2009 Antano Viura with Manchego Cheese, Almonds and Castelvetrano Olives – (If you've never had these bright green babies you are missing out. Best olives ever. Could have eaten the whole bowl myself.) The wine was crisp and refreshing with mostly citrus, green apple and mineral notes. Worked well with the food, but wasn't enhanced by it. Around $12 retail.

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2009 Marques de Caceres Rosé with Bacon-Wrapped Dates – I'm quite familiar with this wine. You can get it at Trader Joe's for about $8. It's a solid wine every year made from Tempranillo grapes. The sweetness of dates overwhelmed it a bit, but also brought out some white pepper and earthiness on the finish. Ate more than my fair share of the dates. Can't resist them.


2006 Luis Canas Crianza Tempranillo with Mushroom Crostini topped by Smoked Gouda – not my favorite course. Neither really excited me. Good but not memorable. Composed of 95% Tempranillo and blended with a small proportion of Graciano, Mazuelo and Garnacha. About $15.

2005 Bodegas LAN Reserva with Spicy Lamb Meatballs – Though delicious the meatballs and sauce were hard to eat with just a toothpick. Needed a utensil of some sort. The wine held up well to the heat and the lamb really complemented the dark cherry fruit, herbs and oak flavors in the wine. This wine is made from 80% Tempranillo, 10% Mazuelo and 10% Garnacha, seeing 12 months in oak and 24 months in bottle. You can find it for around $15.

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2003 Campo Viejo Gran Reserva with Grilled Pork Belly & Romesco Sauce – Favorite pairing of the night. The smoky fattiness of the meat went beautifully with this full-bodied wine filled with ripe red fruits, cedar and spice. Can't get enough of pork belly, especially prepared like this. Love that the Spanish age the wines for you. This one spent 2 years in barrel and 3 in bottle before release and is composed of 85% Tempranillo, 10% Graciano, and 5% Mazuelo. It is right in its wheelhouse and is a steal for $22.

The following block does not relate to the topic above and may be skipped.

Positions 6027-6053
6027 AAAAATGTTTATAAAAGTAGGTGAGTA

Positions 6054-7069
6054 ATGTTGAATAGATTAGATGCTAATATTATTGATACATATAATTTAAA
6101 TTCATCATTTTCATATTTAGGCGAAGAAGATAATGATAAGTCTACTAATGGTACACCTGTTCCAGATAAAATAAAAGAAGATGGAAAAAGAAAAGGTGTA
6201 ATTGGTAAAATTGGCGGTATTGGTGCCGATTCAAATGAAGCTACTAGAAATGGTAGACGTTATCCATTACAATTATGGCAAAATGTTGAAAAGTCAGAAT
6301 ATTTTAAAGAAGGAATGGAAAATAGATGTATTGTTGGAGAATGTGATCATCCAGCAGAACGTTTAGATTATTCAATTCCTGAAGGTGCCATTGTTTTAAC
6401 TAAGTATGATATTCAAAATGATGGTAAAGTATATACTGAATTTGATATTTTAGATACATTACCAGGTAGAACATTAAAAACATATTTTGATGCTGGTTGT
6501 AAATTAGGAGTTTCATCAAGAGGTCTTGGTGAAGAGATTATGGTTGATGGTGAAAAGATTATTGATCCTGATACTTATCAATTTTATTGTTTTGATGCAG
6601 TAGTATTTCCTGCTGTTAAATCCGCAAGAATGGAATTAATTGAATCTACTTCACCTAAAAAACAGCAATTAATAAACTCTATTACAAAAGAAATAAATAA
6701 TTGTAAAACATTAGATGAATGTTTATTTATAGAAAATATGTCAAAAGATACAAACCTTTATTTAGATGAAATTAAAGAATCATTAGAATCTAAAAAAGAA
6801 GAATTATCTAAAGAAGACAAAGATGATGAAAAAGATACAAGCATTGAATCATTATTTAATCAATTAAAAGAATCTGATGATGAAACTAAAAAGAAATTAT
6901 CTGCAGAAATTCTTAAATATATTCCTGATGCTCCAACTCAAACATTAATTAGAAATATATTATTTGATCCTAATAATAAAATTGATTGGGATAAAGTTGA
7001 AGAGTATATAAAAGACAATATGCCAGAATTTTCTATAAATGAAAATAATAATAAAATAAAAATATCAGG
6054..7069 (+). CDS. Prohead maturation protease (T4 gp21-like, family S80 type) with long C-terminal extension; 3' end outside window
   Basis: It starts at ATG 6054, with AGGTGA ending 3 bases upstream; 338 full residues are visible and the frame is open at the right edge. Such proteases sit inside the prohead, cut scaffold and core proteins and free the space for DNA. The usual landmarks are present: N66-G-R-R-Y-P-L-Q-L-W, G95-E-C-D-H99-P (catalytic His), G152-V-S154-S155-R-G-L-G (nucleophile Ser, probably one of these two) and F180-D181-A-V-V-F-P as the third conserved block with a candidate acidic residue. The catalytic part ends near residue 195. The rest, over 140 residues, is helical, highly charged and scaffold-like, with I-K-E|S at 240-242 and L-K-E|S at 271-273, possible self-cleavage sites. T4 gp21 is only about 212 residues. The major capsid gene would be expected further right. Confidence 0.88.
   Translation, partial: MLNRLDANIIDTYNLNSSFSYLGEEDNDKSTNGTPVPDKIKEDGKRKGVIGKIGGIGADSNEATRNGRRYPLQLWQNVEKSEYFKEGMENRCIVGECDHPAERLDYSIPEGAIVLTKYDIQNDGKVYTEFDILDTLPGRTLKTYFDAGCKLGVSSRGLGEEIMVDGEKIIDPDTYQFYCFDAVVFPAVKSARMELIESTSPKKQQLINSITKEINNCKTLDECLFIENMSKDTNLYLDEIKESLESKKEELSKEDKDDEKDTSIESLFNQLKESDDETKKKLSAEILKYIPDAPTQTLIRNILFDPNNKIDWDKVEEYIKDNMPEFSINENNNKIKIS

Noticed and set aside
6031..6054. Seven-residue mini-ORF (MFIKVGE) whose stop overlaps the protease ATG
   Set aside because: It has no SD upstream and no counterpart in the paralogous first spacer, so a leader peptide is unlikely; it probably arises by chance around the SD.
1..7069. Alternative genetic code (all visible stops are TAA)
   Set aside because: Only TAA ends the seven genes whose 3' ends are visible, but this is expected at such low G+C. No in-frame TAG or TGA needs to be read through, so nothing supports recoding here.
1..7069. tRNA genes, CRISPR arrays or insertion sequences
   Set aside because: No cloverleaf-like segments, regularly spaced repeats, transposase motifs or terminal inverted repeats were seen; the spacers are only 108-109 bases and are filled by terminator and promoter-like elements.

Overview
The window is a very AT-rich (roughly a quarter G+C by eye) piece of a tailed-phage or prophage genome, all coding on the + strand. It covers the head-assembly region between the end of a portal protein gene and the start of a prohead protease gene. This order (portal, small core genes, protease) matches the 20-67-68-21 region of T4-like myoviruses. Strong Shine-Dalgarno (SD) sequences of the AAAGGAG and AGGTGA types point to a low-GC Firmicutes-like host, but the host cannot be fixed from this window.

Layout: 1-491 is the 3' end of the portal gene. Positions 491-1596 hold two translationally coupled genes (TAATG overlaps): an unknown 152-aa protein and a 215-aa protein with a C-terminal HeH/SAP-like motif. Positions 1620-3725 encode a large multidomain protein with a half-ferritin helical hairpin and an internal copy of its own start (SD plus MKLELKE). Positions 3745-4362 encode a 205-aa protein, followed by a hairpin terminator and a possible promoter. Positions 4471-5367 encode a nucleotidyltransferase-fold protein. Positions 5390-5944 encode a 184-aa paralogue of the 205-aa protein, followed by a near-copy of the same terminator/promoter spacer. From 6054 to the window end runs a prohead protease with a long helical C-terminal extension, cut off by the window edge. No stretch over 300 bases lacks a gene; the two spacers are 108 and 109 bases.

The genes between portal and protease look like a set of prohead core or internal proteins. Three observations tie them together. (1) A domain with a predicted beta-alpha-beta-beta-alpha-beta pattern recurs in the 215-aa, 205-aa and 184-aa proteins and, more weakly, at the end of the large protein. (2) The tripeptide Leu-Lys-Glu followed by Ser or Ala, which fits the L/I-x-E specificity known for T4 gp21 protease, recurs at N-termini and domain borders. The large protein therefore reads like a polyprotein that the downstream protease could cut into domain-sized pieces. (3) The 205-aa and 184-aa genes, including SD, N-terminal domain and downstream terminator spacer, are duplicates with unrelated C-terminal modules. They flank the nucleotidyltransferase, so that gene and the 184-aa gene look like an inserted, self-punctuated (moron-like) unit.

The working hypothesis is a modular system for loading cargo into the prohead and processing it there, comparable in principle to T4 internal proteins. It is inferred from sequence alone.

These were all everyday table wines that deliver great bang for the buck, which is why I love Spanish wines. Where else can you find top-of-the-line wines from a region for under $25? It was a great introduction to Rioja, at a price point most people are looking for right now. Since none of these bites are on their regular menu, I can't speak for that food. Yet. And it being a private party, the service was good as well. Again, not an accurate picture, but the waitstaff seemed both friendly and knowledgable about the food and wines.

Rachel Macalisang is the sommelier for the Wine Garden as well as their sister restaurant Ozumo, which is just across the way. She's in the midst of taking her Master Sommelier exams, so she knows her stuff. Wish I had had more time to chat with her. The regular list has about 25 wines by the glass (from $8-$18) and an additional 16 in their enomatic machines, which changes monthly and focuses on specific regions. April is Spain, next month will be wines from Australia. Their by-the-bottle offerings focus mostly on Old-World wines and styles, with any New World wines, i.e. from Califonia/Oregon featuring mainly Chardonnay, Cabernet and Pinot. Basically, hitting all the marks most people are looking for at prices that are in line for their hood.

Sure Sonoma Wine Garden may be in a mall, but you get 3 hours FREE VALET and in Santa Monica, where parking is a nightmare to find and pay for, you'd be crazy not to check it out just for that perk alone. Thankfully, they have plenty more to offer. The SWG is still fine tuning, but if this event is any indication they're going to become one of the leading hot spots this summer when people want a fun place to cool down.

For more info on their monthly events check out their Facebook Page, follow them on Twitter or go to their Website. Open Daily most days until 10pm, Fri-Sat until 11pm.